13 July, 2010 (Last Edited: 04 January, 2014)

    CoL's avatar

    United Kingdom United Kingdom

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    Infusion de Fleur d'Oranger by Prada

    This is beautiful. At first spray you may think that this is just another fruity/floral but the real beauty is in the dry down. After 30 mins or so the neroli gives way to what I can only describe as the most beautifully crafted soap. It does feel like a great deal of naturals are in this composition and the synthetics are of high quality. A simple little fragance with hidden secrets that is most definitely unisex. It puzzles me why so many houses are releasing so many basically "gender free" fragrances aimed at the female market when I'm sure they could increase sales if they left out the gender.

    Seriously, give this a try but give it time to settle and I hope you will also be saying to yourself "what IS that beautiful soapy smell!"

    14 July, 2010

    robyogi's avatar

    United States United States

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    Racquets Formula by Penhaligon's

    What a hidden gem of a fragrance. The whole thing seems to play on a contrast between cooling and refreshing floral, citrus, and light spice notes and warming and lasting notes of musk, oakmoss, incense, and light, powdery amber. The bergamot and spice accord of the opening is downright old-school and sort of crinkles the nose and wakes you up. As it enters the heart notes, it becomes warmer and smoother, powdery verging on soapy, but still with a refreshing "lift" from something - citrus, floral, or spice, I cannot say. In this middle stage it reminds me of Etiquette Bleue a bit in that they both have this crisp, lightweight chypre character, with an almost balsam-like softness to the base. Later, the incense in Racquets becomes more apparent, making this even smoother, and a bit "glossy" in the feel of the powderiness (if that makes any sense at all). The whole is so well-blended that the changes are subtle, especially from the mid-notes on, and the effect is to essentially give it one overall Racquets accord rather than a mixing and re-mixing of individual notes. As noted in other reviews, it projects well and lasts a decent amount of time. Overall, it feels weightier and smells more contemporary than Etiquette Bleue.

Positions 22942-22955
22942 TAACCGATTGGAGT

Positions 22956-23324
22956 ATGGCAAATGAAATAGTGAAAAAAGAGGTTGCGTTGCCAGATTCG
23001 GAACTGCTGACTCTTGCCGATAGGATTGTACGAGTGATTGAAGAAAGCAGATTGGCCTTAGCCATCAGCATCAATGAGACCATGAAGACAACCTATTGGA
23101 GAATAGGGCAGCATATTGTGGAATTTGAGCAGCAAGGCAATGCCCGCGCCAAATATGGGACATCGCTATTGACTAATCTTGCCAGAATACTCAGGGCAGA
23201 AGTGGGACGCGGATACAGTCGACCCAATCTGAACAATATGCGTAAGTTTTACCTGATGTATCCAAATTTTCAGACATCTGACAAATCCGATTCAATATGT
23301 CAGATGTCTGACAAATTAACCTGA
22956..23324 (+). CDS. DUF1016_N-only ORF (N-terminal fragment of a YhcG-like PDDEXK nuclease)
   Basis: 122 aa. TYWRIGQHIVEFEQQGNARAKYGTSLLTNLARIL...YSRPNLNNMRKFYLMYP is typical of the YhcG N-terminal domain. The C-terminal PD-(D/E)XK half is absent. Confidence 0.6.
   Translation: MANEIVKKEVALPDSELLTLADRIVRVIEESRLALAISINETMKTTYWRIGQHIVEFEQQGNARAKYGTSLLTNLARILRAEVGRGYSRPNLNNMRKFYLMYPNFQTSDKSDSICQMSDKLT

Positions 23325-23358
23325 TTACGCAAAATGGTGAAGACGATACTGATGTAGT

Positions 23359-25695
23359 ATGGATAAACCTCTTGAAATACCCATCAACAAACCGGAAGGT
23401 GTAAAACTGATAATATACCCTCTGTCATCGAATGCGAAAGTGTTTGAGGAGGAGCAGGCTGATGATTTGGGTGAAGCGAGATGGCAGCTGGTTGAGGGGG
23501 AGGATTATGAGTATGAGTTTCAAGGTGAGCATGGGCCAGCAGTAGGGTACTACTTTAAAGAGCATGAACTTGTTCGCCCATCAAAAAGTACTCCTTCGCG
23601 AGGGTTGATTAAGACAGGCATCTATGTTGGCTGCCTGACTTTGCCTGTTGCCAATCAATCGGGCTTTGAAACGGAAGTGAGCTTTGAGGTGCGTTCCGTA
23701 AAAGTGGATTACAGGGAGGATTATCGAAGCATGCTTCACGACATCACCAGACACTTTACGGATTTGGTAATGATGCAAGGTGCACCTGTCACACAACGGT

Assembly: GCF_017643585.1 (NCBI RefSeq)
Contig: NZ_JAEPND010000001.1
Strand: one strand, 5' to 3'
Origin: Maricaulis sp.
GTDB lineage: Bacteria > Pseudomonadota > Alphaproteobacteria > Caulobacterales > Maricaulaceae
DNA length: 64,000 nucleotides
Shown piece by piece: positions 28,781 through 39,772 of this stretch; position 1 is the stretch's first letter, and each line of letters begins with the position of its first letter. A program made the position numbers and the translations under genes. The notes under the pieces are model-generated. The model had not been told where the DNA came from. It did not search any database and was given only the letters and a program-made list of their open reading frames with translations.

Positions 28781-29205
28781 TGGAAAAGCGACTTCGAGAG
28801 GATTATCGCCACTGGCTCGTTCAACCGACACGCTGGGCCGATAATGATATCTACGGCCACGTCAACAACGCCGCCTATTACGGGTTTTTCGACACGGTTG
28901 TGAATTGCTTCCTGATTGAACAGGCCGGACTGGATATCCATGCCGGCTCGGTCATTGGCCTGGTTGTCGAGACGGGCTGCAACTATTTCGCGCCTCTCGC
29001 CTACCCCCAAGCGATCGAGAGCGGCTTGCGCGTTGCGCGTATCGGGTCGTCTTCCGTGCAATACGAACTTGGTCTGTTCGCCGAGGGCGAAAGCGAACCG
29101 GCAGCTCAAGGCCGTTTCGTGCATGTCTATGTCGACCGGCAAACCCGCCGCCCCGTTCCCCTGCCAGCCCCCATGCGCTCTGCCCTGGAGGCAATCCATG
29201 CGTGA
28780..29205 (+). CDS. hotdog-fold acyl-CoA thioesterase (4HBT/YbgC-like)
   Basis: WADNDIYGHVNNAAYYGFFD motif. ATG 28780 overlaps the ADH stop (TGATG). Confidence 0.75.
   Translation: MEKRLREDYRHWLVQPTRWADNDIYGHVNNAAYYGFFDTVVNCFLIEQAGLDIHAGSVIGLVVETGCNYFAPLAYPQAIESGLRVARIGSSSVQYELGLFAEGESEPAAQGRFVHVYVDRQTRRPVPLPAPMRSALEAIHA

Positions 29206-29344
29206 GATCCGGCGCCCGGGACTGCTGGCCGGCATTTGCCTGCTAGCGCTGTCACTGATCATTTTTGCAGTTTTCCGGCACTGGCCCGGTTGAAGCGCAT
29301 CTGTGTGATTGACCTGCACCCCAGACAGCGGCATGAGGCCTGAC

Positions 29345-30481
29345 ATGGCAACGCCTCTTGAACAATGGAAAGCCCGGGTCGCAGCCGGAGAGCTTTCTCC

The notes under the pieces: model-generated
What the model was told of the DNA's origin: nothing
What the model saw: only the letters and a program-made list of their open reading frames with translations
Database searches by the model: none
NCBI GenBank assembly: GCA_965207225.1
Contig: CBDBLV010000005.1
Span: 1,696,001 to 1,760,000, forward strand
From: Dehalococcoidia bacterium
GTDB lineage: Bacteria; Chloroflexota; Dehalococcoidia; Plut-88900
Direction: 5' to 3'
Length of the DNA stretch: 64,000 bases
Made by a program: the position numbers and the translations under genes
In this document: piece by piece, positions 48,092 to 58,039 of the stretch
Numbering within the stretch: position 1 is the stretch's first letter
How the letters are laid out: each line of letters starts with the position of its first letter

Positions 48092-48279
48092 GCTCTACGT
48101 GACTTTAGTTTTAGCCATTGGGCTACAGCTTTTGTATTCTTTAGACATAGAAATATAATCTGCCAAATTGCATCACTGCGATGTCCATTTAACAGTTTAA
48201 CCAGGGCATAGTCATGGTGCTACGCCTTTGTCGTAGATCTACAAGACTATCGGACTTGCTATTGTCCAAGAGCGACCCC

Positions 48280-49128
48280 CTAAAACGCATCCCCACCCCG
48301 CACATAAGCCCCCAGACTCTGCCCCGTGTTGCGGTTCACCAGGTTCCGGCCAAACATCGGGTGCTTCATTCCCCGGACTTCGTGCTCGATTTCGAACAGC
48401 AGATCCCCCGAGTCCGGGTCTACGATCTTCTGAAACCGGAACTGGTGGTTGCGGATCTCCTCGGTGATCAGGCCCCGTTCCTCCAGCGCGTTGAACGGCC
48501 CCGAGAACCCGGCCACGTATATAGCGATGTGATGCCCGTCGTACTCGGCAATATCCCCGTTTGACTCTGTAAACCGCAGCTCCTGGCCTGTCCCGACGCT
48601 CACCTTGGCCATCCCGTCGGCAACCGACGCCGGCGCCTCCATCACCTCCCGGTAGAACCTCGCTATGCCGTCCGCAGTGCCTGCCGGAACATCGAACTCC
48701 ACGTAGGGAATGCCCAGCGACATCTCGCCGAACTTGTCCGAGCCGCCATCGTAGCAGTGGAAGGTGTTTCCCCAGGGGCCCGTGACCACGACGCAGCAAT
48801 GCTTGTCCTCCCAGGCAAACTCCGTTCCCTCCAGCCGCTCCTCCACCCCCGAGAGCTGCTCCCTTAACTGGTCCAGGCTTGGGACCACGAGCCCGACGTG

Penhaligon's website refers to this as a vetiver fragrance. While there is likely vetiver in the blend, it does not, as an individual note, stand out to my nose, and anyone looking for a "vetiver" fragrance would be wise to ignore Penhaligon's classification. Michael Edwards calls this a Mossy Woods fragrance, which I think is a very good description. I believe it's his classing for what the rest of us call "chypres." So, I think this is best classed as a chypre - a lightweight, crisp, refreshing, uplifting, and yet, somehow, a somewhat rich chypre. I think it's this richness that leads some folks to read it as an oriental fragrance. Still, with bergamot, oakmoss, and amber as notes, and the old-school, powdery, soapy vibe, it seems more like a chypre to me.

    14 July, 2010

    michailG's avatar



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    1828 by Histoires de Parfums

    I tested 1828 very briefly at a little boutique in Soho, NYC. I couldn’t make up my mind: I thought that it was very special (a bit Comme des Garcons but not quite) but still I wasn’t sure about the dry down. I didn’t get the chance to go back to that boutique again and at the big department stores they had never heard of Histoires de Parfums. After returning home I got my own sample of 1828 which I am wearing right now… and I feel like I am bewitched by it. Incense yes there is; but it is the tartness of hesperides that I think is superb. It is that tartness that compensates the lack of dryness I always look for in citrusy fragrances. 1828 is not dry but it is bitter on my skin and I love it. Its longevity may not be a killer but it doesn’t disappoint me either. Overall this is a thumbs up for me!

    14 July, 2010

    michailG's avatar



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    1969 Parfum de Révolte by Histoires de Parfums

    I wanted so much to like this (1969 being my year of birth); alas I can barely stand it. The opening is pretty intense, warm and sweet. The more time goes by the more sure I get that this much praised offering from Histoires de Parfums is not for me. We are promised chocolate and coffee at the base and indeed it is getting there but to me it feels more like intense vanilla. Overall I agree that 1969 is a very well made "gourmand" the kind I could possibly appreciate on others but wouldn’t like to wear myself. Maybe I should try 1969 again in winter time!

    14 July, 2010